Four tips for using the OS X Spotlight menu

The Spotlight menu option in OS X is useful; however, its default behaviors are rather limited. Here are some tips for using the menu, which can expand its functions.

Topher Kessler MacFixIt Editor
Topher, an avid Mac user for the past 15 years, has been a contributing author to MacFixIt since the spring of 2008. One of his passions is troubleshooting Mac problems and making the best use of Macs and Apple hardware at home and in the workplace.
Topher Kessler
3 min read

The Spotlight menu can be very useful for finding files on the hard drive; however, besides just presenting files and allowing you to open them, there are other options for Spotlight that can make using it more useful. After you have performed a search in the Spotlight menu, using the following options will allow you to change how the menu handles the results.

  1. Return

    Spotlight Menu
    The Spotlight Menu can be used to do more than just open the search results.

    This is the default action, which is to open the highlighted file in the search results, be it an application, document, or folder.

  2. Command-Return

    Holding the Command key when pressing Enter will open the parent folder for the item instead of the item itself, allowing you to better manage the item in the Finder.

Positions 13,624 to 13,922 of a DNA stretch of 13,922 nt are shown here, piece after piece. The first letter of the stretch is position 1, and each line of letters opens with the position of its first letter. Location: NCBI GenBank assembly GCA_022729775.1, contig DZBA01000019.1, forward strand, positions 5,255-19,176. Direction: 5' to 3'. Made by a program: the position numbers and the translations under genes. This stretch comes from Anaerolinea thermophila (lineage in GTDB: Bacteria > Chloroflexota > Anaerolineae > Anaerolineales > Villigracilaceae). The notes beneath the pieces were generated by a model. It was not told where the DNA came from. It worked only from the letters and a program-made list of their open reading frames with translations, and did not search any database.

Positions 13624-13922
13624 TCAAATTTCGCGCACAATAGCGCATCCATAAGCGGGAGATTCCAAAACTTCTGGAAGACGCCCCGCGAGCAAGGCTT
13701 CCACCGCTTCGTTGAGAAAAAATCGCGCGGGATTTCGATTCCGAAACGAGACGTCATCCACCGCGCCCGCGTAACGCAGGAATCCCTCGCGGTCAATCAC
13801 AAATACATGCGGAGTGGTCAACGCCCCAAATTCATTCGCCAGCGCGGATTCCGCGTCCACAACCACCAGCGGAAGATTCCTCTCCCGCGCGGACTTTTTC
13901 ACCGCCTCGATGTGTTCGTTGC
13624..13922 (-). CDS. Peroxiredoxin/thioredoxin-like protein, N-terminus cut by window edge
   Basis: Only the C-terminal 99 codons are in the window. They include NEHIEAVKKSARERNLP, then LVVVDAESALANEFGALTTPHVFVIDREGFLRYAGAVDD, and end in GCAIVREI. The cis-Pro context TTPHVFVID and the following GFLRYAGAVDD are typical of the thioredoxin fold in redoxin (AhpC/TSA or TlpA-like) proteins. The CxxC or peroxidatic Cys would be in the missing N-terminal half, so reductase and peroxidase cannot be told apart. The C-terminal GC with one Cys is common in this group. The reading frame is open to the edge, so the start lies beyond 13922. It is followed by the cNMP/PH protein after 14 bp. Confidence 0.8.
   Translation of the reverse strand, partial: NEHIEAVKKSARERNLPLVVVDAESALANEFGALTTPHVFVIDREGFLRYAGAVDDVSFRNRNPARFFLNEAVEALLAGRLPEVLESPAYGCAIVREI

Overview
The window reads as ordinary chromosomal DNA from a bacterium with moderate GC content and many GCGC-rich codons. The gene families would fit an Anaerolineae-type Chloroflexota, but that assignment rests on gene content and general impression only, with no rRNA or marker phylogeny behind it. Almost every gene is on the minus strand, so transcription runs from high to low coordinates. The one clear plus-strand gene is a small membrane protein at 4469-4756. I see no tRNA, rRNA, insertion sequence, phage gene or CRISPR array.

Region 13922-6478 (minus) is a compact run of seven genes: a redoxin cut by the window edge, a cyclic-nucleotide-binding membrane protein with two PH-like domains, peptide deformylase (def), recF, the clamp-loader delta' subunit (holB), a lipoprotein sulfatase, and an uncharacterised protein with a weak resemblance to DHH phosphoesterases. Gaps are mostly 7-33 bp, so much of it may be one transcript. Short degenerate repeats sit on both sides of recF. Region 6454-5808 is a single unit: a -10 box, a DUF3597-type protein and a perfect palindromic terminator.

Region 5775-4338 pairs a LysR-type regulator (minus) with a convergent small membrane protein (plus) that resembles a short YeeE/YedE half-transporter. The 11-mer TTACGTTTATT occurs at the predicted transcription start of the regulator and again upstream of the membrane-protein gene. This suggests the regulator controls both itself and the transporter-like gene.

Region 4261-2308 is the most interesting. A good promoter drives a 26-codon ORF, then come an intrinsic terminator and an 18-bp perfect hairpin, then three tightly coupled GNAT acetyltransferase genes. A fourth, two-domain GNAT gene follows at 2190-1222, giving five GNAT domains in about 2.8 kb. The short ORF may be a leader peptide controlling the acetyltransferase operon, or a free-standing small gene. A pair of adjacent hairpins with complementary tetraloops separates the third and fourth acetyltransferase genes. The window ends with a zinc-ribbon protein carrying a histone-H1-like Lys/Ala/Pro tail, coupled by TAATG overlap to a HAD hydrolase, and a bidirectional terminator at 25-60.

3. Option-Return

    This will take the current search criteria and create a Finder search window out of it, so if you have a current search you would like to maintain while you perform another search, you can just press Option-Enter and then change the search criteria for your next search.

Copying from the spotlight search results

Besides using modifier keys, the system supports copying from the Spotlight menu. If you highlight a search result and press Command-C, the system will copy a reference for that item to the clipboard, from where you can paste it into another document or even to a Finder location.

For instance, if you want to copy a file to another hard drive and you forgot where it is on your system, search for it and when it appears, highlight it and press Command-C. Then go to the destination folder (or even perform another search to locate it) and when it is open press Command-V to paste and thereby copy it to the new location.

If you paste the copied item into a document, some programs will embed a link to the file, or perhaps show the file's icon, or sometimes show the file's contents. The specific behavior will depend on what is supported by the application being used.

Copying in this manner works for other Spotlight functions as well. As recently noted recently on MacOSXHints, one drawback to using Spotlight as a calculator has been to get the results of the calculation out of the menu. If you perform a calculation and then copy the highlighted result, you can then paste it into another application (including the Calculator, which can be launched by pressing Enter with the calculation highlighted).

Copying in the Spotlight menu may be convenient, but one drawback is that it requires that the search text not be highlighted. If you close and reopen the Spotlight menu, even though the previous search and its results are still there, the system will change the menu's focus and highlight the search criteria. Copying at this point will just copy your entered text, and not a search result even if it is highlighted. You can get around this by pressing the left or right arrow on the keyboard to deselect the search text and place the cursor before or after it.

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